Future space tourists might be able to toast the view from orbit with fine champagne, after designers came up with a high-tech bottle made for knocking back bubbly in zero gravity.
The Mumm champagne house teamed up with designer Octave de Gaulle, who has specialized in conceiving of everyday objects for the final frontier, to develop the space-age bottles.
Journalists from several nations were to try the champagne yesterday during a flight taking off from the French city of Reims, in the heart of champagne country.
The specially equipped Airbus Zero-G plane was to make a series of parabolic maneuvers, climbing steeply before plunging down to create 20-second spurts of weightlessness.
The target audience is not astronauts, who are not allowed to drink alcohol on the International Space Station.
However, the coming wave of sub-orbital and orbital space tourism promoted by private operators such as Virgin Galactic and Amazon founder Jeff Bezos’ Blue Origin could prove an ebullient audience for cosmic connoisseurs.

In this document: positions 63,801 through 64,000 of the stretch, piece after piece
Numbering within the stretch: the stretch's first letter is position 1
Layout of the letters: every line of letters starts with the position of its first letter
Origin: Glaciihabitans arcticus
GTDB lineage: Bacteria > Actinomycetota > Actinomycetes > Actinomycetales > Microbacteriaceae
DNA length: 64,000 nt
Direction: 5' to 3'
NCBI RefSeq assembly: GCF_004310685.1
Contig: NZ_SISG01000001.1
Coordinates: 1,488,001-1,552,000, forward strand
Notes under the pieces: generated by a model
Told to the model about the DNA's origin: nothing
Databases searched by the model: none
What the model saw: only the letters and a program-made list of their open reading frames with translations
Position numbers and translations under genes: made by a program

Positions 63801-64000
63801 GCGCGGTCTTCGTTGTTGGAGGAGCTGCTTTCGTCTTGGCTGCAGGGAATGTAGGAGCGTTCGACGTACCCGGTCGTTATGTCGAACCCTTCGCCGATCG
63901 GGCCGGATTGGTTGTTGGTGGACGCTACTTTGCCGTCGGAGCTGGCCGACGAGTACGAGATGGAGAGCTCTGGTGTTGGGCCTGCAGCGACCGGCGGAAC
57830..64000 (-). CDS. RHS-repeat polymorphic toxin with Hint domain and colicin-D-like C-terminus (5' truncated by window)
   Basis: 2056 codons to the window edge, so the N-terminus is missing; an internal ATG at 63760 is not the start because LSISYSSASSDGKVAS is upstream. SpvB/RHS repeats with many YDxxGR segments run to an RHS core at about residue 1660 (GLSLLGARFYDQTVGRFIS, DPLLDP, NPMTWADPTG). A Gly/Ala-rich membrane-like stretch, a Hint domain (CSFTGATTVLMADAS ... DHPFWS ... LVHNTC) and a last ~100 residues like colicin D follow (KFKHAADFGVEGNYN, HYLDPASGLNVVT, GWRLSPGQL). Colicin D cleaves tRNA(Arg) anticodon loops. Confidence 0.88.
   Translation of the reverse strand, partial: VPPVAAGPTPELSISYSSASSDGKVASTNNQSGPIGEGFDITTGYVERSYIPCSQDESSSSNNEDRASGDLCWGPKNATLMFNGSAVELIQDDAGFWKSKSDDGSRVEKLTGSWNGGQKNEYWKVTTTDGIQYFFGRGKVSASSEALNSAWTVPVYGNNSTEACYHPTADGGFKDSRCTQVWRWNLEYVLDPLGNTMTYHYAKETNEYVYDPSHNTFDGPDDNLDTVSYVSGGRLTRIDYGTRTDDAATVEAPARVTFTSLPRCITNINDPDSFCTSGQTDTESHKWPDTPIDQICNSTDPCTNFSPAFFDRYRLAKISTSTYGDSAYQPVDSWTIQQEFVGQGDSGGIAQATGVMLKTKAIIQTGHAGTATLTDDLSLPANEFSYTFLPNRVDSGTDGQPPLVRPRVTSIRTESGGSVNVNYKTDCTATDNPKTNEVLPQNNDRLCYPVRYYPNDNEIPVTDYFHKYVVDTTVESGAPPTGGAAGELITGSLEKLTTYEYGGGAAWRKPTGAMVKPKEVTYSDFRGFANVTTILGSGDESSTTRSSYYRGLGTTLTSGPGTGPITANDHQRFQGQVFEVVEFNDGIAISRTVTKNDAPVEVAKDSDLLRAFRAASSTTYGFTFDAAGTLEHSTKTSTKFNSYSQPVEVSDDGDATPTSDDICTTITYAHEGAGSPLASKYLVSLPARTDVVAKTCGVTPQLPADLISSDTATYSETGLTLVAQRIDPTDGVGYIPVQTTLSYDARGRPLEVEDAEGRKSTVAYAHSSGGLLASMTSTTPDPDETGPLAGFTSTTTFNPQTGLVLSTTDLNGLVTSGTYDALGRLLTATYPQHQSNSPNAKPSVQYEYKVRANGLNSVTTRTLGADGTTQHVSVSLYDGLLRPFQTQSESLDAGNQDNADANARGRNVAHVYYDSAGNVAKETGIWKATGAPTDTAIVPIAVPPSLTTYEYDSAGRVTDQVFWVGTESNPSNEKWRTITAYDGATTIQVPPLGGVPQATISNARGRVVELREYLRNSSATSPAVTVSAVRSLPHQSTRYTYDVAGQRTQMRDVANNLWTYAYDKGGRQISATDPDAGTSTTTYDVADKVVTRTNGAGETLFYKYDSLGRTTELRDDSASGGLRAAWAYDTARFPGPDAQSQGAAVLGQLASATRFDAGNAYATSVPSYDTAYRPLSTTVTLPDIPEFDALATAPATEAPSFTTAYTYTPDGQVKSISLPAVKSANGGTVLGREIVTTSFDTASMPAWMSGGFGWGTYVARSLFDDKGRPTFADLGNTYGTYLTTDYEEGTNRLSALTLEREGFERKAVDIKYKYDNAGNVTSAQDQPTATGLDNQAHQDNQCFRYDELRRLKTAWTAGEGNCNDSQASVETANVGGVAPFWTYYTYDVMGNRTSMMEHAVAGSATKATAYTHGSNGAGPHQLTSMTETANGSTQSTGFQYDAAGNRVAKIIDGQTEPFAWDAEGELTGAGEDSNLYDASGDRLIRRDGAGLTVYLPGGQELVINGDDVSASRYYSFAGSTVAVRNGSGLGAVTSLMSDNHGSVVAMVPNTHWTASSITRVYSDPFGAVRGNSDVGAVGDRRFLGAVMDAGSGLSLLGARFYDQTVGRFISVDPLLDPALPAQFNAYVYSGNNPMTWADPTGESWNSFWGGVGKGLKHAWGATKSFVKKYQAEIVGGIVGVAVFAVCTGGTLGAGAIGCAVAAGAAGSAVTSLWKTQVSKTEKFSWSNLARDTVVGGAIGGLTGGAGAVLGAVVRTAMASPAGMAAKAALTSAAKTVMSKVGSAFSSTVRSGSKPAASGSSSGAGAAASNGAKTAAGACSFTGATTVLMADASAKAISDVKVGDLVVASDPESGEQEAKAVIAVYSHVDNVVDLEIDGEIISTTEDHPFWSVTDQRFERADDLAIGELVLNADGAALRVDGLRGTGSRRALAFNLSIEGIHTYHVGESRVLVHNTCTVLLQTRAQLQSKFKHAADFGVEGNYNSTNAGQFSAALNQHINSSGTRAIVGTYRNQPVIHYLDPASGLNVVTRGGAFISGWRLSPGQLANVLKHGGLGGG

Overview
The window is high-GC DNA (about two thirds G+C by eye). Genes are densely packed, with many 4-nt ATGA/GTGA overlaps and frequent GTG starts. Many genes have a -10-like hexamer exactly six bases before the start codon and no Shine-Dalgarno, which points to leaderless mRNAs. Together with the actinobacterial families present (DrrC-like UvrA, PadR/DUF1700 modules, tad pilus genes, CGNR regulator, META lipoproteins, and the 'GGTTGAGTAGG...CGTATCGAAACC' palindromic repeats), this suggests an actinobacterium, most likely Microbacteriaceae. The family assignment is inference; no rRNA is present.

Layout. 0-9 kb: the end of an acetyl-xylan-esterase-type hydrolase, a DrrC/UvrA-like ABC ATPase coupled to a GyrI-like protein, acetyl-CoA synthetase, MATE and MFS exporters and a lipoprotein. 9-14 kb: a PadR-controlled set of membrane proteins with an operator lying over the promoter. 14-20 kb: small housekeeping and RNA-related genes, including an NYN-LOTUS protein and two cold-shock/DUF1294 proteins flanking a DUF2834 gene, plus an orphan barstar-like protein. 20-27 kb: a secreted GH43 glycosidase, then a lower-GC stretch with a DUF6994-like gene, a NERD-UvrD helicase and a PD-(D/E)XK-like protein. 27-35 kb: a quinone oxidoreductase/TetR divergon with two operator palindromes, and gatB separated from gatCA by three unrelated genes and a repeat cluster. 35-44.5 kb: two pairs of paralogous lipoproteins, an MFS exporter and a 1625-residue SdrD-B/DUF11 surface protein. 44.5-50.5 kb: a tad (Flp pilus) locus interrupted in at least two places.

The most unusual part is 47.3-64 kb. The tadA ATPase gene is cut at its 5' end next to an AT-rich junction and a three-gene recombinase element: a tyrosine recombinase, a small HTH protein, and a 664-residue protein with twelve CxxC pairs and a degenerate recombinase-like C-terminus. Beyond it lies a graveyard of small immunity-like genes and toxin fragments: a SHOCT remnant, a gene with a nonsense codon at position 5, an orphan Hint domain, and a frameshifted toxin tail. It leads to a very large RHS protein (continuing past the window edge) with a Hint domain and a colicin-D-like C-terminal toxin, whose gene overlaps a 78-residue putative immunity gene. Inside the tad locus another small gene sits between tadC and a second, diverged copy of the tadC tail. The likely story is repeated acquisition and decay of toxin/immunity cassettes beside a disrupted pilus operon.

“They won’t have to be performing any professional tasks onboard, so they’ll probably be able to drink a bit of alcohol,” said astronaut Jean-Francois Clervoy, who heads the company that operates the Airbus Zero-G.
In zero gravity, the challenge is quite simply to get the wine out of the bottle.
“You could imagine drinking it with a straw,” said physicist Gerard Liger-Belair, who consulted on the project — though it was unlikely you would ever find a champagne fan stooping to such an indignity.
In search of a more elegant solution, about three years ago the Mumm team turned to De Gaulle — a great-grand-nephew of former French president Charles de Gaulle — who came up with a bottle divided into two chambers.
The champagne is in the upper portion, while below is a finger-
controlled valve that uses the champagne’s own carbon dioxide to eject small amounts of wine that emerges as foam.